An intricate interplay between mixing and aeration takes place in oxidation ditch wastewater treatment systems.
Perhaps the most widely used biological wastewater treatment process is oxidation ditch technology. Oxidation ditches are modified activated sludge biological treatment processes that utilize long solids retention times (SRTs) to remove biodegradable organics. This technology has characteristics of both complete-mix and sequential anaerobic-aerobic systems.
In a typical oxidation ditch the sewage or mixed liquor circulates an average of 20-30 times before leaving the tank. In view of hydraulic residence time, this resembles complete mixing. However, oxygen is provided in localized parts, either by surface aerators or by bottom-mounted fine bubble diffused aeration (FBDA) systems.
While the mixed liquor is well mixed with respect to the constituents entering on the inlet side (BOD, nutrients), the activated sludge process consumes the oxygen provided by the aeration system at a pace that sets up concentration gradients of dissolved oxygen (DO).
Low-To-Zero DO Zones
Some oxidation ditches are intentionally designed with low-to-zero DO zones, to accommodate denitrification (and, in some cases, biological phosphorous removal) in the same tank. Others are designed for simultaneous nitrification and denitrification (SNDN) in the same ditch, by keeping DO very close to zero throughout the ditch even though aeration remains on. Xylem’s Sanitaire BioloopTM oxidation ditch process offers SNDN in addition to more conventional design offerings.
Mixing in oxidation ditches is primarily a matter of circulating the liquid. While successfully blending the incoming flow, the activated sludge and any other solids fraction present are kept in suspension by this circulation.
In the 1950s the first oxidation ditch processes relied on surface aerators to drive the flow. This design is still present in many locations, with either vertical or horizontal shaft aerators. The amount of aeration and mixing may, at best, be varied by changing the speed or immersion depth of the rotor.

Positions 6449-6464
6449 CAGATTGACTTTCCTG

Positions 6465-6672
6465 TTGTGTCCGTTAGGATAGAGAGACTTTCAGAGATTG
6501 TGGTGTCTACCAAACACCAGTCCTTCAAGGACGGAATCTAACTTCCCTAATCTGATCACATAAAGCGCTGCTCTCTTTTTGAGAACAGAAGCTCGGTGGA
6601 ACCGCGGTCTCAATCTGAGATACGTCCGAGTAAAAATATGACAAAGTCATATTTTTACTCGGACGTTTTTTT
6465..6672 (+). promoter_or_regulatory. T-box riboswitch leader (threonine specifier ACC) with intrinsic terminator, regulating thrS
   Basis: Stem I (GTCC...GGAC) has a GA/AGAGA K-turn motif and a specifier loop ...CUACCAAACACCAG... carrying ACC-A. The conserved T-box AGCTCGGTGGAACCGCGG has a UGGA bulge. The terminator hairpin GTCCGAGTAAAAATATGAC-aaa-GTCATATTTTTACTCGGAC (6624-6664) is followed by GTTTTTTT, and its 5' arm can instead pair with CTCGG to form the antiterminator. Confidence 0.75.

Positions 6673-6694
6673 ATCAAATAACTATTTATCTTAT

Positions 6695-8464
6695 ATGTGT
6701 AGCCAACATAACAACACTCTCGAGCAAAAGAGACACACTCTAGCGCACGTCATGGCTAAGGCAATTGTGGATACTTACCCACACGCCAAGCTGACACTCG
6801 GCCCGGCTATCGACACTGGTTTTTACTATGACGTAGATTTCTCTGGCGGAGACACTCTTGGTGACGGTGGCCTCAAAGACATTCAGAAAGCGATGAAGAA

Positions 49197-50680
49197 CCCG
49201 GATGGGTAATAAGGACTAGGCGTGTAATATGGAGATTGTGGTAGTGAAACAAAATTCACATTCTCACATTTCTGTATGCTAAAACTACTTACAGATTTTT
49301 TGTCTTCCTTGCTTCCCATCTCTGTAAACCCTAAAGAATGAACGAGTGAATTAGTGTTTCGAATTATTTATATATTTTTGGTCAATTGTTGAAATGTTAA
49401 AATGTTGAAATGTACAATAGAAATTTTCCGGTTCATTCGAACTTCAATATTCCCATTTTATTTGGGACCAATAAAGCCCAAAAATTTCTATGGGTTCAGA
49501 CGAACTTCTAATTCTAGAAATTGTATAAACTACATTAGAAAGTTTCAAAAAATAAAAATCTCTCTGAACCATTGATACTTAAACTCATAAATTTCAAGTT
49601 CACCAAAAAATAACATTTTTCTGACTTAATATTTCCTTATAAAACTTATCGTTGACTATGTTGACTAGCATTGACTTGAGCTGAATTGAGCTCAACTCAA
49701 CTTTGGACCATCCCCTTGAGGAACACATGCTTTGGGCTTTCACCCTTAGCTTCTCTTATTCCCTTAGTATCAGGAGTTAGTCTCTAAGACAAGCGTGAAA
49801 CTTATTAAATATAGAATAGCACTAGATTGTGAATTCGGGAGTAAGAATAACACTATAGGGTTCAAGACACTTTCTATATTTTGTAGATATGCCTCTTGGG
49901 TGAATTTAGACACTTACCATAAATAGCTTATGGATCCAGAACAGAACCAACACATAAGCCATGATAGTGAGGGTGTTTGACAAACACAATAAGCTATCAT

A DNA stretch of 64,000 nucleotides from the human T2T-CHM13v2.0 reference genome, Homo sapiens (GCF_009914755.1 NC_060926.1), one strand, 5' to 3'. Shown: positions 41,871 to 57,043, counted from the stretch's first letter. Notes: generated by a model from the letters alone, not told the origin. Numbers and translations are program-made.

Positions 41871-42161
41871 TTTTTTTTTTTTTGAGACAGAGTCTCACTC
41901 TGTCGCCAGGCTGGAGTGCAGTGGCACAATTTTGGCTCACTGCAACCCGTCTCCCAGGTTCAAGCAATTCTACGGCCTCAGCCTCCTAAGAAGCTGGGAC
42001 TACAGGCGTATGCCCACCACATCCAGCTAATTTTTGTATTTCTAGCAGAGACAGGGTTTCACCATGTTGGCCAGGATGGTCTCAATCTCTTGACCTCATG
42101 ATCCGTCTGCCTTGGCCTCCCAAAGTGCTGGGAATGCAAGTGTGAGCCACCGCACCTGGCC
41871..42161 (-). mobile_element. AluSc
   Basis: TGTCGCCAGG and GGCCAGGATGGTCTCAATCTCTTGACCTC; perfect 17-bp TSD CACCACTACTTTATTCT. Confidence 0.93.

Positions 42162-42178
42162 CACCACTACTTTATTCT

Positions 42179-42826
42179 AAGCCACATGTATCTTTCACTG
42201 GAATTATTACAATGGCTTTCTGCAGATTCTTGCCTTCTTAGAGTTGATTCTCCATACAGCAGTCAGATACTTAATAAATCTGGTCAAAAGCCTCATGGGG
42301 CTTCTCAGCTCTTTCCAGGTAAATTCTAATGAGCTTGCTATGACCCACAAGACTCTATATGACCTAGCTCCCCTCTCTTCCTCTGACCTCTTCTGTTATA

The idea to use bottom-mounted FBDA and independent flow generators dates back to a famous 1965 paper (Pasveer & Sweeris, “A New Development in Diffused Air Aeration”, Journal of the Water Pollution Control Federation). Since then, this concept has become a de facto standard worldwide. FBDA requires blowers to be installed, which brought a new technology into wastewater treatment (grit chambers and sludge tanks also now use blowers). Initially bringing hurdles for many sites, blowers are now a conventional component at treatment facilities.So, why is this?
The bottom line is a strong increase in energy efficiency. In 1965, Pasveer & Sweeris already claimed a factor 2.5 higher efficiency, and technology development certainly hasn’t stopped since. But another important factor is the versatility gained by controlling flow generation and aeration independently. Reduced maintenance and less need for deicing in cold climates are other important factors.
Today’s high-efficiency mixers used for both circulation and mixing also satisfy the requirement for independent flow generators, which are required when FBDA systems are operating.
Since that seminal 1965 paper, it has also been understood that there is an optimum horizontal flow velocity that reduces the spiral flows caused by the bubble plumes, while keeping energy consumption at a minimum. This flow velocity is essential for maintaining the bubbles in the liquid long enough to attain a high oxygen transfer rate.
Oxidation ditch systems that alternate nitrification and denitrification zones in the same ditch use horizontal flow velocity to manage the oxygen transfer rate depending on the aeration layout.
The horizontal flow effect (HFE) that accounts for greater aeration energy efficiency than conventional fully floor-covered FBDA systems is sometimes hard to measure. Consequently, the optimum flow velocity for a given aeration design is not fully known. Work is underway at Xylem to perfect the combined, two-way coupled aeration/mixing design methods.
With ever-deeper tanks (8 or 10 or 12 meters) being used to reduce footprint, both energy efficiency and robustness are more important today. Large tank depths require new ways of thinking to maintain the robust and efficient operation of oxidation ditches of more traditional sizes, and pitfalls that once seemed moderate might take on new proportions in deep tanks.
However, the success story of oxidation ditches doesn’t end here. More efficient air diffusers and mixers, and new ways of operating them, are still emerging in the wastewater treatment industry.
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